Spielberg’s Lincoln is One for the History Books

Politics has never been as ugly as it was in our earliest years as a young nation. If there were ever any doubt Steven Spielberg puts it to rest in the telling of the battles fought – on the field and off – in the final four months of Lincoln’s presidency. In these last few months before his assassination in 1865, Lincoln was determined not only to end the Civil War and unite the country, but to end slavery at the same time. Steven Spielberg focuses on the great fight he had ahead of him, trying to get the 14th Amendment passed in the House of Representatives, where he had full support of the Republicans, but needed to sway at least 20 Democrats to vote with them to secure a two-thirds majority.

Rated PG-13 because of the short opening scene on the battlefield where combat was fought hand-to-hand, Lincoln otherwise is a slow-moving, highly cerebral, two-and-a-half-hour crash-course on the Democratic process necessary in amending the Constitution of the United States. While most of the political dialogue will go straight over the majority of thirteen-year-olds’ heads (and even those of us much older), the overall impressions made from the movie and the historical and personal lessons therein will be invaluable.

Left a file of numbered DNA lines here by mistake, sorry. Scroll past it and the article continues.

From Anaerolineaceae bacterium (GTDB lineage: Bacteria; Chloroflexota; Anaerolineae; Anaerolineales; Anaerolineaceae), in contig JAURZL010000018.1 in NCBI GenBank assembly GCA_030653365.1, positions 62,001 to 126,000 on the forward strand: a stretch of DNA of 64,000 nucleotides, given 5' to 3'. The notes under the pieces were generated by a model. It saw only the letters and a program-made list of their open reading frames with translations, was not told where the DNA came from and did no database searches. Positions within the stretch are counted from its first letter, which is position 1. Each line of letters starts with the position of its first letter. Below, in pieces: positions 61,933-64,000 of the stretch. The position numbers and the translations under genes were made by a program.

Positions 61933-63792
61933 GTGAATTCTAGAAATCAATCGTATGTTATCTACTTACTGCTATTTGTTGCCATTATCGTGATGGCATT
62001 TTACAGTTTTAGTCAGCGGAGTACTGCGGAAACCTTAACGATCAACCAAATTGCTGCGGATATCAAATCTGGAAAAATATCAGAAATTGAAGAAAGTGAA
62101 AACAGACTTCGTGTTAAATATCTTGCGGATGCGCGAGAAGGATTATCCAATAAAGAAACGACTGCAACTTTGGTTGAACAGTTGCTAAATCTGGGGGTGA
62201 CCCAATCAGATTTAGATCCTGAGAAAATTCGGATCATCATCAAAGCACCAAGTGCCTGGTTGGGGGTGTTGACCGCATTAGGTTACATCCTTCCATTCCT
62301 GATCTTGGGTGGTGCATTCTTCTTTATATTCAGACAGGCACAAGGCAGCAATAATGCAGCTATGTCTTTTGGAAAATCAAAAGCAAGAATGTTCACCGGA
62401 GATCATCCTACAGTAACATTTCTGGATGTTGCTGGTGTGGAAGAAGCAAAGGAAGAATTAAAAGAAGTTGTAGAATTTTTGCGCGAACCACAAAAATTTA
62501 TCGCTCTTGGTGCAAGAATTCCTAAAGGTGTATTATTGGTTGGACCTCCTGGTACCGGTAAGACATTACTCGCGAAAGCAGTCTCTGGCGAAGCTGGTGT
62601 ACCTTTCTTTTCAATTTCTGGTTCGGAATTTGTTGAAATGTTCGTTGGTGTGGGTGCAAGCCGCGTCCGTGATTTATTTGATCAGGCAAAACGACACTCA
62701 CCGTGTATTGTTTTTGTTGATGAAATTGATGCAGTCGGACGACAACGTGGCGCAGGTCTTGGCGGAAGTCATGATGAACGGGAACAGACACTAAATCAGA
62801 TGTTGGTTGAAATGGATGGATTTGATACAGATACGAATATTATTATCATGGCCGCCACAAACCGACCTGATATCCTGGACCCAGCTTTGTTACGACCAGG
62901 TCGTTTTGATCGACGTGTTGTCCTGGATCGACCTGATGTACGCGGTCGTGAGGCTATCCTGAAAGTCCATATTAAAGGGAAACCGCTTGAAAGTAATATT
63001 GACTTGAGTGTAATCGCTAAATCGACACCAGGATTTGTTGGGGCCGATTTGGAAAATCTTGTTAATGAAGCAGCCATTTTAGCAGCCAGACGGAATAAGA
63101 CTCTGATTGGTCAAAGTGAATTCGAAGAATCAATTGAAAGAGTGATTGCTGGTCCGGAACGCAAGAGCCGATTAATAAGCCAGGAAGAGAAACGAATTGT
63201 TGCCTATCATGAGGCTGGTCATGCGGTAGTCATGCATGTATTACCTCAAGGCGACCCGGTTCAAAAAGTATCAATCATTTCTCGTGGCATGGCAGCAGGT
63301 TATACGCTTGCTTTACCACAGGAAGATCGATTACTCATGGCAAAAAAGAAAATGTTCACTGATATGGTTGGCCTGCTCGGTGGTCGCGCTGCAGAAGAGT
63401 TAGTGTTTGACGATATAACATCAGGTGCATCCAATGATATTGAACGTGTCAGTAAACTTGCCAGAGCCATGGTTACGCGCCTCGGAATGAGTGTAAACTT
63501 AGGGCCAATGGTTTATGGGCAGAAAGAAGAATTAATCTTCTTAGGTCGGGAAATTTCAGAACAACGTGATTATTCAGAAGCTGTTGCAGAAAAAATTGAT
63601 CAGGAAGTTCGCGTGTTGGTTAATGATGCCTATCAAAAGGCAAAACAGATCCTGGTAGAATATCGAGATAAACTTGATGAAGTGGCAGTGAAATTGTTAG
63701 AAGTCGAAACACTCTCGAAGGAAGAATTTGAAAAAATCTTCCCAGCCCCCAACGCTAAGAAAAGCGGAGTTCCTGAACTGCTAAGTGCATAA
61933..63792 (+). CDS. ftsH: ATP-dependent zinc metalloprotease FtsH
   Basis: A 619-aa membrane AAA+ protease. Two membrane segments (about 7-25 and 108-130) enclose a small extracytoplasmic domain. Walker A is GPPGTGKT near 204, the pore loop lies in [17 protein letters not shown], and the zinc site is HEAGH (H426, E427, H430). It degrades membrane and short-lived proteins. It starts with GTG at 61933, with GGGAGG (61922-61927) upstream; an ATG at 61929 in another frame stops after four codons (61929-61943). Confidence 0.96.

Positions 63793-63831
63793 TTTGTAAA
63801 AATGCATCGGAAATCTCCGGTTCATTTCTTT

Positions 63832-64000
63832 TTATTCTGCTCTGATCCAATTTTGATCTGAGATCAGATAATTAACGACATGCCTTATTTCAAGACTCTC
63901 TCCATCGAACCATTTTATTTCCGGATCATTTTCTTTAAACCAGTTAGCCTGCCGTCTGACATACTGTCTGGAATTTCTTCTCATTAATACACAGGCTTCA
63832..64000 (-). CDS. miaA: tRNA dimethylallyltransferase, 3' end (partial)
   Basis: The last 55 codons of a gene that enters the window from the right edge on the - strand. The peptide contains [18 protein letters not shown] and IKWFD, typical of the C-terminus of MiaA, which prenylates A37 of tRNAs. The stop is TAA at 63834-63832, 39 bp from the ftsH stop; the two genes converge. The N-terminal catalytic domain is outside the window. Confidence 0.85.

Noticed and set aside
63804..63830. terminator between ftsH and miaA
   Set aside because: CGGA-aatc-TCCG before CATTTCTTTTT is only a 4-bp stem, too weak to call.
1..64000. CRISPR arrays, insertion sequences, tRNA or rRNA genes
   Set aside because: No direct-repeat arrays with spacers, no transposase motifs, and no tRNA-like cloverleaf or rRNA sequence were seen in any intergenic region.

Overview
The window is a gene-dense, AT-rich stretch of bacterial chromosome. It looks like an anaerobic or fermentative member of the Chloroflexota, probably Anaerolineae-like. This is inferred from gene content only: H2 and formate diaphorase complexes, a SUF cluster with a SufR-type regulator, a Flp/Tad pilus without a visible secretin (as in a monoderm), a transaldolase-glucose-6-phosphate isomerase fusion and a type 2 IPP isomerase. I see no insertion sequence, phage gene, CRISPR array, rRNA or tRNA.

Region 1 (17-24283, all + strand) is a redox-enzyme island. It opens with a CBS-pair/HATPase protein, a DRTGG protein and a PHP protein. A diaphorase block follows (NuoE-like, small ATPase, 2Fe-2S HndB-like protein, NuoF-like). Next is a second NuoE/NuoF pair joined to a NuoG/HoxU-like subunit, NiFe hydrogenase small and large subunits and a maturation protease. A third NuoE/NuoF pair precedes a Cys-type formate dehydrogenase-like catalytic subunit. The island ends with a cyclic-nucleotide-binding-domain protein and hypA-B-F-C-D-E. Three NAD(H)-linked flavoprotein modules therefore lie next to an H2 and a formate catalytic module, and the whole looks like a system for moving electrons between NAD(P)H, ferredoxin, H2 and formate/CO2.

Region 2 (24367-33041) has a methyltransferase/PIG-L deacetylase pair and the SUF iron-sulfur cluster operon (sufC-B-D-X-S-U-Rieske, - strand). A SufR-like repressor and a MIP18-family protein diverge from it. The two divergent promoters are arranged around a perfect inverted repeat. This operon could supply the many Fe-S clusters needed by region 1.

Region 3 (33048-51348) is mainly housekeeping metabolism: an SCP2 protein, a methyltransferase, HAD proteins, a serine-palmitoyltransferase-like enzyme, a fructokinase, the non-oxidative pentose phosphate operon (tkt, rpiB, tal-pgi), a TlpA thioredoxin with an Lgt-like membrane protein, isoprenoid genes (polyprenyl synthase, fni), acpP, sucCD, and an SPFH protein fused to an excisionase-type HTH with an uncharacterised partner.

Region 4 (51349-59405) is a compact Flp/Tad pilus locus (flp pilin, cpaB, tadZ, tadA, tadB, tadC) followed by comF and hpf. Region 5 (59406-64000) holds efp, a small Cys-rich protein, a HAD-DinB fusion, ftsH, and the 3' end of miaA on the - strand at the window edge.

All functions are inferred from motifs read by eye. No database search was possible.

Unlike most of Spielberg’s work, which relies heavily on great imagery, Lincoln relies more on great dialogue, and it is replete with that. The characters are richly developed and the cast outstanding: Daniel Day-Lewis as Abraham Lincoln, Sally Field as Mary Todd Lincoln, Tommy Lee Jones as early abolitionist and Radical Republican, Senator Thaddeus Stevens and David Spader, as W.N. Bilbo, one of America’s early lobbyists – a very dicey job for that time period.

It would be hard not to walk away from this movie without even greater love and respect for our 16th President, who persevered against all odds to do what he felt right for our country and set us on a path of true freedom and equality for all. The stalwart military leader and brilliant politician of the history books becomes human… from his imperfect marriage to the vulnerability he displays as a father, Spielberg’s Lincoln is a must-see biopic for all generations.

Chris Bird is a designer, WAHM of one and pilot’s wife living in Colorado. She writes about family travel as Standby Traveling Mom on TravelingMom.com as well as her many misadventures and life in between at MamaBirdsBlog.com. Follow her on Twitter.